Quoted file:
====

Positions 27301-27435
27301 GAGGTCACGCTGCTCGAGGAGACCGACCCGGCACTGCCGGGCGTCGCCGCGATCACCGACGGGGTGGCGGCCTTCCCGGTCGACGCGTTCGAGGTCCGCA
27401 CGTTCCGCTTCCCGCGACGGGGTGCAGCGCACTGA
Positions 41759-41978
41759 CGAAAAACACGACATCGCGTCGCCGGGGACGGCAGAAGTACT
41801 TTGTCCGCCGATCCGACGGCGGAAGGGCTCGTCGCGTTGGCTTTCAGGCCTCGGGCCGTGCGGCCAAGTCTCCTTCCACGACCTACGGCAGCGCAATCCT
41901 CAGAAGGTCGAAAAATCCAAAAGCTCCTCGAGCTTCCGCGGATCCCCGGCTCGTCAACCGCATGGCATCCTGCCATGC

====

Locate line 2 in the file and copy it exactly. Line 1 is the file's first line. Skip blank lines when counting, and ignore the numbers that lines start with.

27301 GAGGTCACGCTGCTCGAGGAGACCGACCCGGCACTGCCGGGCGTCGCCGCGATCACCGACGGGGTGGCGGCCTTCCCGGTCGACGCGTTCGAGGTCCGCA